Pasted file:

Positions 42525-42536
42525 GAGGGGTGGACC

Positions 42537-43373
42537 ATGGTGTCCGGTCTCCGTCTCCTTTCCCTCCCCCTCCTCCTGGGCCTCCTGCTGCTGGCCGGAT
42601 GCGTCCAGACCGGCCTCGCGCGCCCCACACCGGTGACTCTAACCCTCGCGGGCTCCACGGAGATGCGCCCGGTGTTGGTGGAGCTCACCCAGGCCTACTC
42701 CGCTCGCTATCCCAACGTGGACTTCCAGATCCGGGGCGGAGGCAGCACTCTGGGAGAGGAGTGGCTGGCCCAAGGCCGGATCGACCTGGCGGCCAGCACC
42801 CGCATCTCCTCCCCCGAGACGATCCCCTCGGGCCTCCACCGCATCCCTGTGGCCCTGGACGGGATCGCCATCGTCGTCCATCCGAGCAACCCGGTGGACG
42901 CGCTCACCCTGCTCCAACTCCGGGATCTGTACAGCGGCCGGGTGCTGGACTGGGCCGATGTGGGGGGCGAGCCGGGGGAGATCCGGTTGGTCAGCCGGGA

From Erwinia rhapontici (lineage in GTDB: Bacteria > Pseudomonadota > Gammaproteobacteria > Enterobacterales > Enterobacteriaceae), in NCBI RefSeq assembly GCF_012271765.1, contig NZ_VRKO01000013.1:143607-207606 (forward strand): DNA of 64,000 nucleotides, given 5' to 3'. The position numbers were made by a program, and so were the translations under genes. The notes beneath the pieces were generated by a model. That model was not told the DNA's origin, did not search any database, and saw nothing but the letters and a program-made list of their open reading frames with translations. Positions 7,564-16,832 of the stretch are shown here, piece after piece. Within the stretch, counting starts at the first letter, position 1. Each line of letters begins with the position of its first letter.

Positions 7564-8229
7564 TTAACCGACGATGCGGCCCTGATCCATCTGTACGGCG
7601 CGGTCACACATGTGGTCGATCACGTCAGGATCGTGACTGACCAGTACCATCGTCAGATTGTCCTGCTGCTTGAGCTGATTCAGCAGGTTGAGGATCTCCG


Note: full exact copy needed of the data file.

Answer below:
Positions 42525-42536
42525 GAGGGGTGGACC

Positions 42537-43373
42537 ATGGTGTCCGGTCTCCGTCTCCTTTCCCTCCCCCTCCTCCTGGGCCTCCTGCTGCTGGCCGGAT
42601 GCGTCCAGACCGGCCTCGCGCGCCCCACACCGGTGACTCTAACCCTCGCGGGCTCCACGGAGATGCGCCCGGTGTTGGTGGAGCTCACCCAGGCCTACTC
42701 CGCTCGCTATCCCAACGTGGACTTCCAGATCCGGGGCGGAGGCAGCACTCTGGGAGAGGAGTGGCTGGCCCAAGGCCGGATCGACCTGGCGGCCAGCACC
42801 CGCATCTCCTCCCCCGAGACGATCCCCTCGGGCCTCCACCGCATCCCTGTGGCCCTGGACGGGATCGCCATCGTCGTCCATCCGAGCAACCCGGTGGACG
42901 CGCTCACCCTGCTCCAACTCCGGGATCTGTACAGCGGCCGGGTGCTGGACTGGGCCGATGTGGGGGGCGAGCCGGGGGAGATCCGGTTGGTCAGCCGGGA

From Erwinia rhapontici (lineage in GTDB: Bacteria > Pseudomonadota > Gammaproteobacteria > Enterobacterales > Enterobacteriaceae), in NCBI RefSeq assembly GCF_012271765.1, contig NZ_VRKO01000013.1:143607-207606 (forward strand): DNA of 64,000 nucleotides, given 5' to 3'. The position numbers were made by a program, and so were the translations under genes. The notes beneath the pieces were generated by a model. That model was not told the DNA's origin, did not search any database, and saw nothing but the letters and a program-made list of their open reading frames with translations. Positions 7,564-16,832 of the stretch are shown here, piece after piece. Within the stretch, counting starts at the first letter, position 1. Each line of letters begins with the position of its first letter.

Positions 7564-8229
7564 TTAACCGACGATGCGGCCCTGATCCATCTGTACGGCG
7601 CGGTCACACATGTGGTCGATCACGTCAGGATCGTGACTGACCAGTACCATCGTCAGATTGTCCTGCTGCTTGAGCTGATTCAGCAGGTTGAGGATCTCCG